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(Pocket-lint) - The X9350 is a bulky, blocky looking AiO that has just about all the features you’d need from a small or home office multi-function device. As if put together by some techno-archaeologist, the 9350 is designed in layers, each “strata” of the grey and white block featuring a part of the machine, which together form the whole.

The top layer is a 50-page auto-document feeder, beneath this sits the A4 flatbed scanner element while below here the hinged top section lifts up to reveal and gain access to the twin ink cartridge slots. At the base we find the protruding from the front a 150-sheet paper cassette that acts as a delivery tray, printed pages feed out onto its top.

To the right of the sheet feeder are four memory card slots that accept CF Type II, Memory Stick (Pro), SD/MMC and xD-Picture Cards. There’s also a PictBridge slot for direct connection of a compatible digital camera. In short, Lexmark has covered all the bases in terms of what the 9350 can deal with.

To control the 9350 and well thought-out control panel angles from the front of the machine and houses a nice LCD and a nice set of large controls and a good sized four-way jog button and a numerical key panel.

Ink installation of the black or tri-colour (cyan, magenta and yellow) or the additional Photo colour tank (with extra light cyan and light magenta included) is simple; they click home into their respective carriage when the machine is hinged open while connecting up and installing the software is more complex as you need to choose your connection type; impressively, the 9350 offers Wi-Fi, USB and Ethernet connectivity.

For USB2 and Ethernet connection, the process is straight forward enough and a good step-by-step set-up approach using the supplied set up guide. Wi-Fi is slightly more tricky as it depends on having a wireless network up and running (of course) and you need to connect the device with the USB cable as well whereby you enter the wireless network name and protocols in place (WEP passwords and so forth). Once sorted, you can disconnect the USB cable and then move the printer to its permanent home.

Once up and running, print speeds are best described as average, a little less than two pages per minute for a colour print - half Lexmark’s claim of five pages per minute. Duplex printing is built-in but finished pages are held up by a delay before printing the second side to allow drying time, which is a tad frustrating but the output is not bad for such as device.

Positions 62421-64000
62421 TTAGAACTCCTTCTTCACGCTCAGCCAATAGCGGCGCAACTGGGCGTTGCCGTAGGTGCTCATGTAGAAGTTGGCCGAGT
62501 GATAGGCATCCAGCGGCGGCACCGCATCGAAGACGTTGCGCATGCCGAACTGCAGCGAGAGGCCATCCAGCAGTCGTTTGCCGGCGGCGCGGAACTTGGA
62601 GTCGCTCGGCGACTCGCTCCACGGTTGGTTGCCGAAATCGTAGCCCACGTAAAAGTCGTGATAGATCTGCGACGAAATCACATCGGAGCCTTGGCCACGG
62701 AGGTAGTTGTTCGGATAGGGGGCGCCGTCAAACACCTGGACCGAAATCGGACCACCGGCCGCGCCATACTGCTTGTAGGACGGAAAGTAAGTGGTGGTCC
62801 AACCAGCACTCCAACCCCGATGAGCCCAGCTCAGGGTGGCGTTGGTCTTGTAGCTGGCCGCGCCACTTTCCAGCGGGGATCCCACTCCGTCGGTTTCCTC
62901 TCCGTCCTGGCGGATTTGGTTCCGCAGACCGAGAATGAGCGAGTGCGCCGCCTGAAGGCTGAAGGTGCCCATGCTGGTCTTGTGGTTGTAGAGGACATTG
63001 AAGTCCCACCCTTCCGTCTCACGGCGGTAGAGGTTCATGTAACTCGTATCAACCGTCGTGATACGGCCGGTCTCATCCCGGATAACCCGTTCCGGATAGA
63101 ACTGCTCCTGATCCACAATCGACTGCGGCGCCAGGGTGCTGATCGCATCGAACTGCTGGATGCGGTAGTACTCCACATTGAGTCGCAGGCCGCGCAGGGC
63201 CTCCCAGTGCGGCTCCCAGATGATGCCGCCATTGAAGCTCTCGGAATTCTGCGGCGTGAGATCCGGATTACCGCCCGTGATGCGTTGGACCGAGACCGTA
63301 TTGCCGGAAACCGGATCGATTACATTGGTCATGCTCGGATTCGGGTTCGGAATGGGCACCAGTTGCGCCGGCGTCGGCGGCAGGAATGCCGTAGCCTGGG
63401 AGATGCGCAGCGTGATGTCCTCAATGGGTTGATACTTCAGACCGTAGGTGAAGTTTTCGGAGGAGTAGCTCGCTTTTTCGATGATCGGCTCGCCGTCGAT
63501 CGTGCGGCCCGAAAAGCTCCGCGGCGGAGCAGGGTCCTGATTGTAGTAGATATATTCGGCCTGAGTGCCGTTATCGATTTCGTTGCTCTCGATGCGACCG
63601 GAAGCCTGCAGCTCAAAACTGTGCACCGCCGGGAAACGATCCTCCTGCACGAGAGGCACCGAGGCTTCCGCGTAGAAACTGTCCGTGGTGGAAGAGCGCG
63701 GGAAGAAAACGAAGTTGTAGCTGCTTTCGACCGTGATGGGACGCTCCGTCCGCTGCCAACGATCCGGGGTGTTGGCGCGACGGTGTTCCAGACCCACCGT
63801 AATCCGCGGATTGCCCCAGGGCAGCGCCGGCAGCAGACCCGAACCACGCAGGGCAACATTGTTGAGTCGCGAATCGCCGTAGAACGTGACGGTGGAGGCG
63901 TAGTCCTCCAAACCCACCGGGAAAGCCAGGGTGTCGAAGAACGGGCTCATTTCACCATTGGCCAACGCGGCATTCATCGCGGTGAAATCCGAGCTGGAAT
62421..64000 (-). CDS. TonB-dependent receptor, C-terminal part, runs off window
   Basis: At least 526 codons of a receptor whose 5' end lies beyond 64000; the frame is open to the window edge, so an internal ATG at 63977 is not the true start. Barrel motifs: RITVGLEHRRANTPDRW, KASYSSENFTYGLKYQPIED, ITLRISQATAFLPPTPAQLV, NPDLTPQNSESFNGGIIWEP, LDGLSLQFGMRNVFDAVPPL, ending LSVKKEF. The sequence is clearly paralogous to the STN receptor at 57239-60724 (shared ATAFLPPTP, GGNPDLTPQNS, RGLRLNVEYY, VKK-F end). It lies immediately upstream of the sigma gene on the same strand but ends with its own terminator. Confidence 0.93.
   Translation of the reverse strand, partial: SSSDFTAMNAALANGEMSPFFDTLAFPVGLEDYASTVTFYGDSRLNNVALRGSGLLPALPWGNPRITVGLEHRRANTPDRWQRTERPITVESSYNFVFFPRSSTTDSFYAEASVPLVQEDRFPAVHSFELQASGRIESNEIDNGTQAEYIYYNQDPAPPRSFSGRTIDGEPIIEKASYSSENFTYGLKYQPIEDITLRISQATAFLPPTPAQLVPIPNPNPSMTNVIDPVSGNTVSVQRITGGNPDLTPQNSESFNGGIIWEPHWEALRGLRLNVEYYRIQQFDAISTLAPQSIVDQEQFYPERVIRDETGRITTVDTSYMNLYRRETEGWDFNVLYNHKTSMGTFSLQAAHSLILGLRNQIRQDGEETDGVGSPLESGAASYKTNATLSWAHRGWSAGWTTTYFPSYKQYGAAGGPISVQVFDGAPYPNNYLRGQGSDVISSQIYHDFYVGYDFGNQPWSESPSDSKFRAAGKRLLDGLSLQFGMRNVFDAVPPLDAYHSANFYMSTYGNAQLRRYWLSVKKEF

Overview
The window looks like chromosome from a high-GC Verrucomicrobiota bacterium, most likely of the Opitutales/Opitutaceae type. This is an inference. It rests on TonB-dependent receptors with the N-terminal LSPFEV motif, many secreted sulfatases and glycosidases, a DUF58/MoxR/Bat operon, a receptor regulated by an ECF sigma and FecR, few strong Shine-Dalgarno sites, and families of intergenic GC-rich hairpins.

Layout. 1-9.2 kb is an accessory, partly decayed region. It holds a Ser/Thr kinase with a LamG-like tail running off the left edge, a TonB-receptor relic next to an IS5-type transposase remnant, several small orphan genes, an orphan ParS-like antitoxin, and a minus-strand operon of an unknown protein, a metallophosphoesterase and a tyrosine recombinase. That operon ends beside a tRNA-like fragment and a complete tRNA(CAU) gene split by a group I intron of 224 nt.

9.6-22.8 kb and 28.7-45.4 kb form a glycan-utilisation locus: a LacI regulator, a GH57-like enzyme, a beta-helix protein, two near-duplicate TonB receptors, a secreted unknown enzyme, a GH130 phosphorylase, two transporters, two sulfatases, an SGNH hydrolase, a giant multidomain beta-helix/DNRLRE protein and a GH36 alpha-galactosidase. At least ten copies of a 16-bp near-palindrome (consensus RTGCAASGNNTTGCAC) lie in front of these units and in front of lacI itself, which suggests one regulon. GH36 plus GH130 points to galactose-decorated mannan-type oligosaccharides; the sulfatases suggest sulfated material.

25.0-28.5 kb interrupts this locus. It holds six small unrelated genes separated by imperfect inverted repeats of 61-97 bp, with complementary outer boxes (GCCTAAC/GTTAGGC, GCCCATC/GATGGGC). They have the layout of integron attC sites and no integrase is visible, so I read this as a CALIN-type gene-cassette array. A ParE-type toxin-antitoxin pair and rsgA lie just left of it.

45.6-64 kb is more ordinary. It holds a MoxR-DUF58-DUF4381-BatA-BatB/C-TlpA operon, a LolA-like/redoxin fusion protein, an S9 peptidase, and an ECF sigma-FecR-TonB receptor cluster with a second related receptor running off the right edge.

However, 1200 x 1200dpi black text output is under par, characters are not crisp. Colour printing is good but photo output leaves a little to be desired so you’ll need to use the top 4800dpi setting and photo ink cartridge to get the best from printing your digital photos.

Colour is good with smooth transitions across colours for work on graphics so mixed colour and text documents certainly look the part. Like most AiO’s the scanning element to the 9350 also doubles as the copier and the transition from a scan to a copied page losses colour and detail making perfectly adequate copies, no more.

Scanning is okay with a top optical resolution of 1200 x 4800ppi but not up to a dedicated scanner in terms of quality particularly if, for example, you anted to scan photographic prints to store on a PC’s hard disc or for printing. A direct copy won’t give the quality you’d need to reproduce it as a “photo”.

Faxing you get up to 99 speed dial presets and a maximum fax speed of 33.6Kbps, but it is simple since the nice numeric keypad on the control panel is a cinch to use with the document to be faxed scanned through using the ADF.

Supplied software includes ABBEY FineReader OCR and Presto PageManager along with Lexmark’s Productivity Suite a set of general tools that includes a basic photo editing and management package as well. In short, the Lexmark 9350 is a very versatile if a tad slow but makes a good inexpensive option for any small or home office where it is more important to get the productivity (albeit a little slowly) without needing optimal print, scan or copy quality.

To recap

A good price combined with a great feature set makes it look good on paper, but photo-quality prints dissatisfy as does the text output

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Writing by Doug Harman.